Meliosma yunnanensis Franch.

TSO logo


Kindly sponsored by
Lady Diana Rowland


Owen Johnson (2022)

Recommended citation
Johnson, O. (2022), 'Meliosma yunnanensis' from the website Trees and Shrubs Online ( Accessed 2023-02-07.

A large evergreen tree in the wild (to 30 m). Bark grey, mostly smooth. Young twigs sparsely pubescent. Leaves simple, often in terminal clusters, narrowly obovate with a long, narrowly cuneate base, 4–15 × 2–6 cm, leathery and glossy, hairless above and sparsely hairy underneath; veins in just 6–10 pairs, curving in from the margin but reaching it and (in the upper half) serving a small spiny tooth; petiole 6–10 mm. Flower-head terminal or in the upper joints of shoots in summer, 4–10 cm long, narrow, rather erect, branched only 2(–3) times, with yellowish pubescence on the stems. Sepals 5. Petals white or yellowish, ciliate. Fruit slightly tangerine-shaped, 3–5 mm wide, set with scattered netlike strips and with a distinct midrib (Guo & Brach 2007; De Langhe 2022).

Distribution  BhutanMyanmar In mountains in the north China C Guizhou, Sichuan, E and S Xizang, Yunnan India In the Himalaya Nepal

Habitat Evergreen broad-leaved forests, to 3000 m asl in China.

USDA Hardiness Zone 9

RHS Hardiness Rating H3

Conservation status Not evaluated (NE)

Meliosma yunnanensis appears to be the only evergreen member of its genus with a long if poorly-documented history of cultivation in the west. Two trees in two great early 20th century Cornish gardens, Caerhays Castle and Trewithen, were grown for a long time as the subtropical M. simplicifolia subsp. pungens, and are assumed to derive from the same undocumented introduction; in 2022 the Caerhays tree was reidentified by Jan de Langhe and Frits van Beusekom as M. yunnanensis (De Langhe 2022).

Both have grown into multi-stemmed but quite shapely trees with narrow spire-like crowns, and carry their leaves at an elegant and consistent angle, rather like the foliage of Aucuba japonica. Both occupy sheltered locations; the Trewithen tree was 11 m tall in 2014 (Tree Register 2022), and the Caerhays example had died back to about 7 m by this time. (It too was 11 m in 1984, unless this measurement referred to a second, lost example; its girth was greater then than in 2006, but this could be explained by the loss of a largest stem in the interim. Certainly, their slow growth indicates that these two are quite old and potentially long-lived trees.) The Caerhays plant flowered for the first time in living memory in June 2019 (Williams 2019), and by 2021 was looking happier than it had for many years (Williams 2021). One younger example at Caerhays has recently died (Williams 2019); a scion from the old Caerhays tree planted in an open spot at Tregrehan in the same county in 1999 grew rather slowly to 3 m by 2014 (Tree Register 2022), but has since luxuriated (Williams 2022). Material from Caerhays propagated at Burncoose Nurseries is presumably also the origin of another Cornish tree labelled as Meliosma [simplicifolia subsp.] pungens, at the Pinetum Gardens (Pine Lodge), which was 4.5 m tall by 2014 (Tree Register 2022), but an attempt to grow similar material in the warmer, drier conditions of the garden of Buckingham Palace in central London failed (M. Lane pers. comm.). Further study would be needed to show whether any of these other plants might indeed have been M. pungens rather than M. yunnanensis.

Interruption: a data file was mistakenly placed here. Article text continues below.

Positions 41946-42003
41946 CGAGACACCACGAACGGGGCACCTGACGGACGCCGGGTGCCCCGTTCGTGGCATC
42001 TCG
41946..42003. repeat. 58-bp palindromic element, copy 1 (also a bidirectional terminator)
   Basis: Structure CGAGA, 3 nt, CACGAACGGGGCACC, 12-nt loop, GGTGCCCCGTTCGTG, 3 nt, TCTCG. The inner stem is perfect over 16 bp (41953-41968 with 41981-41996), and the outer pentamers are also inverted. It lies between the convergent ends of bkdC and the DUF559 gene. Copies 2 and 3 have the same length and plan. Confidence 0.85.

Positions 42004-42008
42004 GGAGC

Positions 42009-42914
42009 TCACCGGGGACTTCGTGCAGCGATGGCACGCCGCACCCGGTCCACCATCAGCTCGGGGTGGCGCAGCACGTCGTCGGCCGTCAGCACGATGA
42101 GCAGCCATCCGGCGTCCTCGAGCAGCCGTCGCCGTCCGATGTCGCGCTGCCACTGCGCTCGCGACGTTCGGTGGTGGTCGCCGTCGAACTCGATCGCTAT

M. yunnanensis is probably also present in a few continental European gardens (J. De Langhe pers. comm.). However, a plant illustrated as Meliosma yunnanensis in, the website of the French plant-hunter and nurseryman Cédric Basset (Basset 2022), is very different and has leaves with many closely parallel veins.